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Justin Verlander isn’t a fan of MLB’s ‘juiced balls’

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Juiced balls.

T-Mobile Home Run Derby Photo by Jason Miller/Getty Images

The Home Run Derby Monday night was a legitimately legendary head-to-head affair between Joc Pederson and Vlad Guerrero Jr., who needed three extra periods and 79 home runs to decide a victor in the semifinal in one of the most memorable moments in recent derby history.

We’re still talking about the Home Run Derby this morning, which is a sign of how impressive it was, but one person isn’t a huge fan: Justin Verlander. On Monday night, Verlander spoke to ESPN and went off on the baseballs MLB is currently using and his belief that they’re being manipulated to increase scoring by commissioner Rob Manfred.

“Major League Baseball’s turning this game into a joke. They own Rawlings, and you’ve got Manfred up here saying it might be the way they center the pill. They own the f---ing company. If any other $40 billion company bought out a $400 million company and the product changed dramatically, it’s not a guess as to what happened. We all know what happened. Manfred the first time he came in, what’d he say? He said we want more offense. All of a sudden he comes in, the balls are juiced? It’s not coincidence. We’re not idiots.”

Is this a case of a genuine conspiracy, or just Verlander being salty he’s given up the most homers of his career in 2019?

Why the conspiracy could be real:

There are absolutely more home runs being hit in 2019. This is incontrovertible. At its current pace, the season will finish with 6,668 home runs, which would destroy the previous record set in 2017. In the past we’d look to players. Was someone vastly over-performing? An overall shift in the size and power of those entering baseball? Was it a bad year for pitching? This year is different.

Look, even I’ve got to admit it’s awfully suspect MLB wanted to increase scoring, bought Rawlings, which literally makes the baseballs, and now there’s a home run explosion. Correlation might not equal causation, but that’s one hell of a coincidence.

It just so happens MLB’s end goal magically surfaced right after buying Rawlings, and this isn’t some in-depth issue either. Some players have been saying the baseballs feel different.

Manfred himself acknowledged that the baseballs have changed, but attributed the switch to science.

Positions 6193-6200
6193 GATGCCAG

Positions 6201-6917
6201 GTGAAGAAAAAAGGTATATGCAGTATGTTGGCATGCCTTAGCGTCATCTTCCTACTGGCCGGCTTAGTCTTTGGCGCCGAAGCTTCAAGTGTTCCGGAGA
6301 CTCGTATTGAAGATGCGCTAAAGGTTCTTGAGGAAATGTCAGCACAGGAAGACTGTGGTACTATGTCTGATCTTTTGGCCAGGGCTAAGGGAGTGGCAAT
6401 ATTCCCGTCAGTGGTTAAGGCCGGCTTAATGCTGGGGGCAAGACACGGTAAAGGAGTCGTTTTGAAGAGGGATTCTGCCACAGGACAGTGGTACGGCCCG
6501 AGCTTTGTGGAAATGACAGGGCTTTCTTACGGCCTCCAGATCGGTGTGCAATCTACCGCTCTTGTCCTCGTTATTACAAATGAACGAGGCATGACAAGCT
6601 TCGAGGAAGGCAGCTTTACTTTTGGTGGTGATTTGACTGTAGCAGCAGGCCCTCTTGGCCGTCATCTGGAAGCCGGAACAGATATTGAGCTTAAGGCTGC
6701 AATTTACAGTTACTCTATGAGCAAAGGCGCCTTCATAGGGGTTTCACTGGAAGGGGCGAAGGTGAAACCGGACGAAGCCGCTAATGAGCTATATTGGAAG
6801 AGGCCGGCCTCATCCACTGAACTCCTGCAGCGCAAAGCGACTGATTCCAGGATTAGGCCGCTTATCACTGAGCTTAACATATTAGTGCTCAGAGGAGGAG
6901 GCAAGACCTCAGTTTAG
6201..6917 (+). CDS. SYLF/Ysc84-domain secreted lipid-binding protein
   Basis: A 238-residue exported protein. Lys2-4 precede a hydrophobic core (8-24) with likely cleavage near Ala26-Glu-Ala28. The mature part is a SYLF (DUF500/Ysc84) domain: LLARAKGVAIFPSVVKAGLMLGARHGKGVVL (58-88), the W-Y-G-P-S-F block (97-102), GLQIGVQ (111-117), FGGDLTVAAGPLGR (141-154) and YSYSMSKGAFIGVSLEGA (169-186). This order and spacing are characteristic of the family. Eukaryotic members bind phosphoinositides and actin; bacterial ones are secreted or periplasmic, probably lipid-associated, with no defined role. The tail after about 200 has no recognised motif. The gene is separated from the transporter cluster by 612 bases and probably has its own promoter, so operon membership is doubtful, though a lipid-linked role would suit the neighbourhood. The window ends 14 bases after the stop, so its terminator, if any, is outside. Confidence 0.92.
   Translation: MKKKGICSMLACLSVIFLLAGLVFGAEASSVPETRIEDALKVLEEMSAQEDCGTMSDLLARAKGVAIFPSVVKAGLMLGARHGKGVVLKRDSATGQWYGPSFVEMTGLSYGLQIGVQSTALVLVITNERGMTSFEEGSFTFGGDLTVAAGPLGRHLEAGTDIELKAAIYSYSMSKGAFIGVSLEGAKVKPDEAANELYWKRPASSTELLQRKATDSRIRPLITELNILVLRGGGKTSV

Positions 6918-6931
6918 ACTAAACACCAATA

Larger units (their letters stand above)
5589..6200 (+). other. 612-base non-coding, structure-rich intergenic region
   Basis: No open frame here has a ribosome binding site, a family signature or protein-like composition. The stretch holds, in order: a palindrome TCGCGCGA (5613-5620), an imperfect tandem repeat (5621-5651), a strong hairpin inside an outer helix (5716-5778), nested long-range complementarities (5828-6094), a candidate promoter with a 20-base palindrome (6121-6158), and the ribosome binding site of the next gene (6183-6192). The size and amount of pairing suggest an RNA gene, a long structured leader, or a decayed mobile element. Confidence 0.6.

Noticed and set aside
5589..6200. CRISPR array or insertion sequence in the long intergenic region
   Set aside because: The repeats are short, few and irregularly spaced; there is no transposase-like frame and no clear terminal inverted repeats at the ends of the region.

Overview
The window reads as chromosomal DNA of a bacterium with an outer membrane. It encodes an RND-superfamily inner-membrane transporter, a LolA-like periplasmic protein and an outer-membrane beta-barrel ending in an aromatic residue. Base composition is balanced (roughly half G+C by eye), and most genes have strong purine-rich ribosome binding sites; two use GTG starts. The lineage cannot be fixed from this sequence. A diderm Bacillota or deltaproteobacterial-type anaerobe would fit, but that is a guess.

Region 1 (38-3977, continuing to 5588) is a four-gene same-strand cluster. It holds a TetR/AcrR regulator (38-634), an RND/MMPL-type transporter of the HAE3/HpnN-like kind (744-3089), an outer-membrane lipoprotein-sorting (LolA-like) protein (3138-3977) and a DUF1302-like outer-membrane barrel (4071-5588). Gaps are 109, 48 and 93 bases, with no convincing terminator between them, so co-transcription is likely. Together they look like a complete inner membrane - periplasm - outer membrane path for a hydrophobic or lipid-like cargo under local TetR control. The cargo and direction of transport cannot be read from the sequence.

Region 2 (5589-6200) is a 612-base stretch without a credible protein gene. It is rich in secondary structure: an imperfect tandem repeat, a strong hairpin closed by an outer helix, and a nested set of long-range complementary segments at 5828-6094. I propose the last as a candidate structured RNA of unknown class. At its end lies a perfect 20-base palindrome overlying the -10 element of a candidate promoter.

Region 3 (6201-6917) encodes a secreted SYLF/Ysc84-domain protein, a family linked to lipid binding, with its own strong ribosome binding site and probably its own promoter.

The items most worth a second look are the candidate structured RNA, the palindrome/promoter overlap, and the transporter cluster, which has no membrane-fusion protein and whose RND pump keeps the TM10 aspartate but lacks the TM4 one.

“Our scientists that have been now studying the baseball more regularly have told us that this year the baseball has a little less drag. It doesn’t need to change very much in order to produce meaningful change in terms of the way the game is played on the field. We are trying to understand exactly why that happened and build out a manufacturing process that gives us a little more control over what’s going on. But you have to remember that our baseball is a handmade product and there’s gonna be variation year to year.”

Why this “conspiracy” isn’t a conspiracy at all:

We’ve established there are more home runs. We know that MLB has fundamentally altered the baseballs themselves, but there’s another leap in logic to assume they are intentionally altering them to create more home runs.

To understand this we need to talk a look at the baseball itself. The furor surrounding the ball centers on, well ... its center. The inside of a ball itself is a cork center, wrapped in rubber — this makes up the “pill.” The pill is then surrounded in wool, before being wrapped in leather. Seems simple enough, but each of those elements leaves room for variation.

FiveThirtyEight took X-rays of baseballs in 2018 to examine these variances. Images show numerous balls with off-center pills and inconsistent interiors. It’s the nature of the beast when it comes to any manufactured product, especially one that is handmade. Purists might balk at the idea of creating uniform, homogeneous baseballs because they take the romanticism out of the game — but there’s undoubtedly value in providing players with a similar experience every time they play.

To this end there are two things at play:

  1. Rawlings has been centering the pill more effectively and uniformly in baseballs.
  2. There is definitely an overall density change to the balls themselves, as shown by FiveThirtyEight.

We’re left with a scenario where the baseballs are absolutely resulting in more home runs, but that could be because of innovation, not a complicit plan to generate more home runs. The scoring boost could be a welcome boon, but not necessarily a plot.

Or Verlander is right and this is all a big fix. Who the hell knows? I just want to keep seeing dingers.